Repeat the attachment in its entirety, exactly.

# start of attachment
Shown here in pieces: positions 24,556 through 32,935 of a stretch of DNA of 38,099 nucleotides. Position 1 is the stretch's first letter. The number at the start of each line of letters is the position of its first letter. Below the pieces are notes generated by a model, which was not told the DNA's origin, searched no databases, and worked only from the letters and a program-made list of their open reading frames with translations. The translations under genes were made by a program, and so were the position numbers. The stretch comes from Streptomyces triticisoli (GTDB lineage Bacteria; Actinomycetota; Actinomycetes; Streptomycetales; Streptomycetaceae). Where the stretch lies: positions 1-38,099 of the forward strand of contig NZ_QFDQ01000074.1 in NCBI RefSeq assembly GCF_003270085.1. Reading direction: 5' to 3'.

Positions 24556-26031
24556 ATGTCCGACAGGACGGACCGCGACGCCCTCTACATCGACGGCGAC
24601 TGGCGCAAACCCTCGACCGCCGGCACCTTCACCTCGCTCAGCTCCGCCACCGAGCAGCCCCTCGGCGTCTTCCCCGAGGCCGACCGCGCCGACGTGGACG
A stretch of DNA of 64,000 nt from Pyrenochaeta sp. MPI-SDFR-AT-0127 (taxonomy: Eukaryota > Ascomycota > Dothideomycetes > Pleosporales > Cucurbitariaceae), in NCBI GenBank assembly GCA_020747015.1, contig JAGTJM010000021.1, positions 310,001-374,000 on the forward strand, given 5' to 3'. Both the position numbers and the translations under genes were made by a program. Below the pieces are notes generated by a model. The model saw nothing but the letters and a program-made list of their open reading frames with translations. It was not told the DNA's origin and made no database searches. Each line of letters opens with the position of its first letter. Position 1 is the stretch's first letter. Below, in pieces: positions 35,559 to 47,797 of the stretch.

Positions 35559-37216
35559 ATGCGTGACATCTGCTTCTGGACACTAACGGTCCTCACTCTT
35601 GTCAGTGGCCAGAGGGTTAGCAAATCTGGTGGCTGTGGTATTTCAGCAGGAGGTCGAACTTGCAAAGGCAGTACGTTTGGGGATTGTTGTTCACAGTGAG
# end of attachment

Shown here in pieces: positions 24,556 through 32,935 of a stretch of DNA of 38,099 nucleotides. Position 1 is the stretch's first letter. The number at the start of each line of letters is the position of its first letter. Below the pieces are notes generated by a model, which was not told the DNA's origin, searched no databases, and worked only from the letters and a program-made list of their open reading frames with translations. The translations under genes were made by a program, and so were the position numbers. The stretch comes from Streptomyces triticisoli (GTDB lineage Bacteria; Actinomycetota; Actinomycetes; Streptomycetales; Streptomycetaceae). Where the stretch lies: positions 1-38,099 of the forward strand of contig NZ_QFDQ01000074.1 in NCBI RefSeq assembly GCF_003270085.1. Reading direction: 5' to 3'.

Positions 24556-26031
24556 ATGTCCGACAGGACGGACCGCGACGCCCTCTACATCGACGGCGAC
24601 TGGCGCAAACCCTCGACCGCCGGCACCTTCACCTCGCTCAGCTCCGCCACCGAGCAGCCCCTCGGCGTCTTCCCCGAGGCCGACCGCGCCGACGTGGACG
A stretch of DNA of 64,000 nt from Pyrenochaeta sp. MPI-SDFR-AT-0127 (taxonomy: Eukaryota > Ascomycota > Dothideomycetes > Pleosporales > Cucurbitariaceae), in NCBI GenBank assembly GCA_020747015.1, contig JAGTJM010000021.1, positions 310,001-374,000 on the forward strand, given 5' to 3'. Both the position numbers and the translations under genes were made by a program. Below the pieces are notes generated by a model. The model saw nothing but the letters and a program-made list of their open reading frames with translations. It was not told the DNA's origin and made no database searches. Each line of letters opens with the position of its first letter. Position 1 is the stretch's first letter. Below, in pieces: positions 35,559 to 47,797 of the stretch.

Positions 35559-37216
35559 ATGCGTGACATCTGCTTCTGGACACTAACGGTCCTCACTCTT
35601 GTCAGTGGCCAGAGGGTTAGCAAATCTGGTGGCTGTGGTATTTCAGCAGGAGGTCGAACTTGCAAAGGCAGTACGTTTGGGGATTGTTGTTCACAGTGAG